LANDRIEU: Well, I think, in the last day-and-a-half to two days, it has been. I think we finally got our act together. Everybody got on the same page and quit worrying about organizational charts and got to the business of saving lives and staying focused, got off of the blame game and really got keyed in on what it is that we are trying to do down here.
So, I would agree with him. We had a visit with him today. He was very pleasant. He was very knowledgeable. And, of course, we are happy to have him and would welcome him back at any time.
SCARBOROUGH: Mitch, have you guys gotten to the point now where you have decided to go past the blame game, everybody locks arms together, they are on the same team, regardless of whether they are Republicans or Democrats or liberals or conservatives or from the federal government, the state government, or the local government? Have you all put all that behind you and are now saying, we are all on the same team; let's make this work?
LANDRIEU: I think everybody has agreed that the blame game is useless right now. But that's going to come later, when everybody is accountable for what it is that they did, so we can do it better next time.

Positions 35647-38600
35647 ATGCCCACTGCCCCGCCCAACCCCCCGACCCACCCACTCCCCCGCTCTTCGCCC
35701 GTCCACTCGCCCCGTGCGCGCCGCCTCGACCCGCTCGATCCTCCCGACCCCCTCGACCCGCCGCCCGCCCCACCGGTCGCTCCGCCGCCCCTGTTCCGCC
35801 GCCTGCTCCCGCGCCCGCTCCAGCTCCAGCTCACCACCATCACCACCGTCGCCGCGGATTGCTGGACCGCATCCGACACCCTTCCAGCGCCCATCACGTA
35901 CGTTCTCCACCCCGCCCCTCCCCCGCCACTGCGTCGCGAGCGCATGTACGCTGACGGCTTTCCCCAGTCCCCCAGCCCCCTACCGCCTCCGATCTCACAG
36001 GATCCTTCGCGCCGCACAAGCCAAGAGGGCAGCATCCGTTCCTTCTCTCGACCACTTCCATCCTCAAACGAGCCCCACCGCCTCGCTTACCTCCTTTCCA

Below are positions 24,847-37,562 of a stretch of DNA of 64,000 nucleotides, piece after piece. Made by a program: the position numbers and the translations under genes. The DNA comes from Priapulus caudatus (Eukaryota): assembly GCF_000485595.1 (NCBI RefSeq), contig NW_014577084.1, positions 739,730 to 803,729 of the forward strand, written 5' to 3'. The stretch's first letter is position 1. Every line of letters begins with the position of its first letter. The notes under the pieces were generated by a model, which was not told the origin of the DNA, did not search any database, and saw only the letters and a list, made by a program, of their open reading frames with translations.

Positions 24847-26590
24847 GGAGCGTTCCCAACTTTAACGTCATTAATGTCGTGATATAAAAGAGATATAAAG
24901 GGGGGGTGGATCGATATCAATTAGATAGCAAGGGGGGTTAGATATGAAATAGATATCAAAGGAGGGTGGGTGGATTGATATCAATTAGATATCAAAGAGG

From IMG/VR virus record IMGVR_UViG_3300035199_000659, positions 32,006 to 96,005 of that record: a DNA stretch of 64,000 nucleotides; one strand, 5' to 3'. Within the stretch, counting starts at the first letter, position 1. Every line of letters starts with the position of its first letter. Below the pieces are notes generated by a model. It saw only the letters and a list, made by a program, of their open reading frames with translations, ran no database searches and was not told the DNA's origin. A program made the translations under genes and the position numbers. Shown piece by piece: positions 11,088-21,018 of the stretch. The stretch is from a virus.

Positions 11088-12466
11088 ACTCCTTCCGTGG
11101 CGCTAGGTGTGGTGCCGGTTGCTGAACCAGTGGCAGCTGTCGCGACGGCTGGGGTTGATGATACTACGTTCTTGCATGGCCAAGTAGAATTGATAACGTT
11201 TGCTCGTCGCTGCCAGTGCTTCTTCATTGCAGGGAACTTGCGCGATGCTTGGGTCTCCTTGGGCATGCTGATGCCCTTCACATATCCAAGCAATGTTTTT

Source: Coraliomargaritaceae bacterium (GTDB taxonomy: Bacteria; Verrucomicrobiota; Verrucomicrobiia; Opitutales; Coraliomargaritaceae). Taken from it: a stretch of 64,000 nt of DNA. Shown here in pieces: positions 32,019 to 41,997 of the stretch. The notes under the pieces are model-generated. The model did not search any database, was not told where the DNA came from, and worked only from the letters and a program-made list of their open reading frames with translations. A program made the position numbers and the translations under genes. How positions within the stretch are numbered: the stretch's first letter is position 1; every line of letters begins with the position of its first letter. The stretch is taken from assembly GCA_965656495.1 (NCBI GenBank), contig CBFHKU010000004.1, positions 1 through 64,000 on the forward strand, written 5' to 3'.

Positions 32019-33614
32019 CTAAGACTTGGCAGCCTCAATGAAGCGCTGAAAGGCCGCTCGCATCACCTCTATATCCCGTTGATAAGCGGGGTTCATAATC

I do think everybody has locked arm. And it appears as though we are moving in lockstep, very aggressively in the right direction now. And all of us, obviously, are very happy about that.
SCARBOROUGH: Mitch, we understand 20,000 to 25,000 body bags have been sent into New Orleans. Now, just—we remember also 10,000 body bags were sent to New York after 9/11.
SCARBOROUGH: The death count, mercifully, was about a third of that. Do you have any estimates right now? I know we are hovering around 150, 160 deaths. But, certainly, you would expect that number to go over 1,000, 2000, 5,000, don't you?